Rosa x odorata ‘Mutabilis’ (Butterfly Rose)
Rosa mutabilis is best known for the way each flower changes colours, often over a single day. Continue reading “Rosa x odorata ‘Mutabilis’ (Butterfly Rose)”
Green Anoles With Raised Dorsal Crests
Pictures can be deceptive. These two green anoles may seem to be watching my sweetheart gardening, but were actually disputing territory on the boundary fence of a herb garden. Continue reading “Green Anoles With Raised Dorsal Crests”
Droopy Roses: The Ones That Nod
Most articles online about drooping roses are geared towards fixing a problem. Cures suggested for a drooping rose include:
- Watering it more (assuming the rose is wilting)
- Watering it less (assuming its roots are staying wet and rotting)
- Feeding it (assuming the plant is lacking some elements)
- Feeding it less (assuming persistent elements have built up too much in the soil, or that the canes are outgrowing their strength)
- Staking, growing against an obelisk or training as a climber in the case of vigorous roses
- Hard pruning
- Diagnosing it with one of several rose diseases, then treating the problem
- Leaving it be (assuming that the canes will strengthen enough to support heavier flowers from the third year on).
It’s not hard to see how gardeners might get confused. Continue reading “Droopy Roses: The Ones That Nod”
From Bud to Bloom to Hip: How a Wild Rose Sets Seed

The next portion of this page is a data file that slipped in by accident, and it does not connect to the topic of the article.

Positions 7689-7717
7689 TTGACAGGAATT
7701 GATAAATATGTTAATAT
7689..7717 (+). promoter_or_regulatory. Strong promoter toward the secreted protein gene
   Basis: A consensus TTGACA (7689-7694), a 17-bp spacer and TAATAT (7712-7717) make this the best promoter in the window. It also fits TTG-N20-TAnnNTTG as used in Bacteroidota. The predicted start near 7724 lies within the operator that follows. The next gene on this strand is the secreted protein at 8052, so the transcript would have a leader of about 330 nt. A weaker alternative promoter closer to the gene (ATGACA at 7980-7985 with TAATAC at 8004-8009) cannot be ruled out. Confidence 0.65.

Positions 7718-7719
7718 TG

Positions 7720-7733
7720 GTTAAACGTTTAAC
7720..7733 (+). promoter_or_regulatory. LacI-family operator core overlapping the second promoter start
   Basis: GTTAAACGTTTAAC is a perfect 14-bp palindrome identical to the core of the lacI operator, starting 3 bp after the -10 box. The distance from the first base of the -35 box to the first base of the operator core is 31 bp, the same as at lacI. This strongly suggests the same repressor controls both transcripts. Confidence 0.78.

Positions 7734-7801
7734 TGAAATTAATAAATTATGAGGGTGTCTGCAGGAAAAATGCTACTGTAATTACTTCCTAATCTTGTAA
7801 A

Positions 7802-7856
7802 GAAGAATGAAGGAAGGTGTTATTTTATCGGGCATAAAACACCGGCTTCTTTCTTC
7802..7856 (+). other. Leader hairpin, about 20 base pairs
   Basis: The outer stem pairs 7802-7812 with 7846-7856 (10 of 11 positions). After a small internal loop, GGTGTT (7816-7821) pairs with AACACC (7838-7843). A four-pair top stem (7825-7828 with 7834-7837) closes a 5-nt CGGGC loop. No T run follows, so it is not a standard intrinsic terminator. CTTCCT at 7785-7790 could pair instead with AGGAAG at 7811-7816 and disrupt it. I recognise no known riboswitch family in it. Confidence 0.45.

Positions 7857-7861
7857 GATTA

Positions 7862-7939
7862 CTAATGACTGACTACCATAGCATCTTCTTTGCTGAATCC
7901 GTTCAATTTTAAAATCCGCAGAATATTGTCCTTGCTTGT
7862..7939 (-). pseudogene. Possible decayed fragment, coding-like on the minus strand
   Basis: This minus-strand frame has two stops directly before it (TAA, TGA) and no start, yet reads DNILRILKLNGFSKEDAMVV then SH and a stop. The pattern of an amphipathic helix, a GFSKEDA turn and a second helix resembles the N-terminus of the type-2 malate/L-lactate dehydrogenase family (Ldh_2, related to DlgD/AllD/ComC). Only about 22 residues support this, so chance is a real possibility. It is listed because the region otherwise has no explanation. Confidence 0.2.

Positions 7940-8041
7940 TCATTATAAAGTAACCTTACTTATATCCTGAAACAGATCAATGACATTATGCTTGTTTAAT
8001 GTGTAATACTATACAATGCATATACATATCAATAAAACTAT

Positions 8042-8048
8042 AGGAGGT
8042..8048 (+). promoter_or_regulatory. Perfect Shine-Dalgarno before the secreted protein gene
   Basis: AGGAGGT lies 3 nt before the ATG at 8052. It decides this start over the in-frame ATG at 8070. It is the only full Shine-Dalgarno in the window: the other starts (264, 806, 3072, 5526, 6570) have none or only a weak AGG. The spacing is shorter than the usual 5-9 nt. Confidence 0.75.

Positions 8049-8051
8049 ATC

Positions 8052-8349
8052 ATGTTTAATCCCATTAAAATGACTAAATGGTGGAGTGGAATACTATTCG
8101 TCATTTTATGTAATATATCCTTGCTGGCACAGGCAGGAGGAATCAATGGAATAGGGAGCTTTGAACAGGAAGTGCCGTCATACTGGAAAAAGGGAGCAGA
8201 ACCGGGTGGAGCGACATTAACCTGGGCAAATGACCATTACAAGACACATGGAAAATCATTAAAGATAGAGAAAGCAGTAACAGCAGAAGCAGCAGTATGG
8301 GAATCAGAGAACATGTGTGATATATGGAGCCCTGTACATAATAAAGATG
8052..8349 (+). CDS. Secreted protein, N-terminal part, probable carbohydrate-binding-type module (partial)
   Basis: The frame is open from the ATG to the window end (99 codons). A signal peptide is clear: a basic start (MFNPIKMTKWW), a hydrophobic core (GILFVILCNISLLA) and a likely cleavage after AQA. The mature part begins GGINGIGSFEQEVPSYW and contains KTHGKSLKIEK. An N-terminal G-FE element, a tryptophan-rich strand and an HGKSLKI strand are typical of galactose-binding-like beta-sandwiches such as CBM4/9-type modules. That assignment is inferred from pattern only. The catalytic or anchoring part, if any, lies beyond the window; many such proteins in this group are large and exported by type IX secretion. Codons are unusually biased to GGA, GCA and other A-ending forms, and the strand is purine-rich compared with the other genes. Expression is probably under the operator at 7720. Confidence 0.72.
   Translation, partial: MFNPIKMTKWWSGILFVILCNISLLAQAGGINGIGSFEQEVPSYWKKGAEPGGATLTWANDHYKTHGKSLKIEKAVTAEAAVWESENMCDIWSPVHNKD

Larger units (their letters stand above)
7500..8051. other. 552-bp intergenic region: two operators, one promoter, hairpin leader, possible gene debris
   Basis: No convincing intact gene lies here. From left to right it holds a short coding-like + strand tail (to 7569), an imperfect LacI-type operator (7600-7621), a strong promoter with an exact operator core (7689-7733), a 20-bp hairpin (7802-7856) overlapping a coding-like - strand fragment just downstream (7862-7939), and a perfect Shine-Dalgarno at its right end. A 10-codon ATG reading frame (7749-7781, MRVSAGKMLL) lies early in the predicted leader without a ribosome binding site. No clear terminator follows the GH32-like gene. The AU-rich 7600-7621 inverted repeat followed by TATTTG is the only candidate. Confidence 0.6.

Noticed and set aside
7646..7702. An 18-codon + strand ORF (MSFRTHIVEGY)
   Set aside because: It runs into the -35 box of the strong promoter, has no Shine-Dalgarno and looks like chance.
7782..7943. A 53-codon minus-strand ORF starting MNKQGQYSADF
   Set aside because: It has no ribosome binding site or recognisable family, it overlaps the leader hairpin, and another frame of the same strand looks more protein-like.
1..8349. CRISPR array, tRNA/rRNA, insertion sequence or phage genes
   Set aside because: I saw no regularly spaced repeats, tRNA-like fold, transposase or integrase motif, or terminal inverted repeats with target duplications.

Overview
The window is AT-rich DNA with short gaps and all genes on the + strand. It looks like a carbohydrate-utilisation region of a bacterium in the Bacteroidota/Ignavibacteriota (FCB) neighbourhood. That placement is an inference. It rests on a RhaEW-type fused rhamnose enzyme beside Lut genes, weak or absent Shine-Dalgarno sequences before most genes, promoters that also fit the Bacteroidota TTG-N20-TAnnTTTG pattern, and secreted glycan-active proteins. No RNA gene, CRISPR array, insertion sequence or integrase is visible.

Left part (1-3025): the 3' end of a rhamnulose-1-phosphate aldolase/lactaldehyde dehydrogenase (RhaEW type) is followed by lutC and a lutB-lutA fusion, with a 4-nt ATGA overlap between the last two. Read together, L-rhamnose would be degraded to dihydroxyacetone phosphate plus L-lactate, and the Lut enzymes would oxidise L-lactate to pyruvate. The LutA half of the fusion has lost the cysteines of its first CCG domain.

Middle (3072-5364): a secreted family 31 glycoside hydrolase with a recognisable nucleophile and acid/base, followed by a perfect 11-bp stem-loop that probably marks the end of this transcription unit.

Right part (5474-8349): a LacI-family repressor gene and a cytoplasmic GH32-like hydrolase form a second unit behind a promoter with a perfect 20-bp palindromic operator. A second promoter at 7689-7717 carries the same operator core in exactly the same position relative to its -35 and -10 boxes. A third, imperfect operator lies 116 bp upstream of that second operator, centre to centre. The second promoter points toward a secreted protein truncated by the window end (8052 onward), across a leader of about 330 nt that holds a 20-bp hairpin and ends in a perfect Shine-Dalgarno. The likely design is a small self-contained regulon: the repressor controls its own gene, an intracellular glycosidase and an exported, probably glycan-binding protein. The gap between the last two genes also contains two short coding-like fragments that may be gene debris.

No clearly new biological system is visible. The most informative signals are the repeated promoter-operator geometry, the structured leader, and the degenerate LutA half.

One Photo Two Ways
This week’s Lens-Artist’s challenge – to share scenes captured in more than one way – is very welcome. I routinely take several shots of anything that piques my interest and just as regularly am not sure which I prefer. It’s nice not to have to choose.
Take this clematis clad stone wall and doorway at Rousham Gardens. Is the scene more romantic when your eye isn’t being led away down the path (which would probably have been my choice) or do you prefer to wander? Continue reading “One Photo Two Ways”
Old-fashioned Pink Roses With Lots of Petals
There’s something about roses with many petals. For many, these romantic, soulful plants are the archetypal roses, especially if they happen to be pink and to have a good fragrance.
Some of these do and some don’t. What interests me about them is their flower forms, the patterns the petals take, and the way the blooms cluster together. The odd one you may recognise. Continue reading “Old-fashioned Pink Roses With Lots of Petals”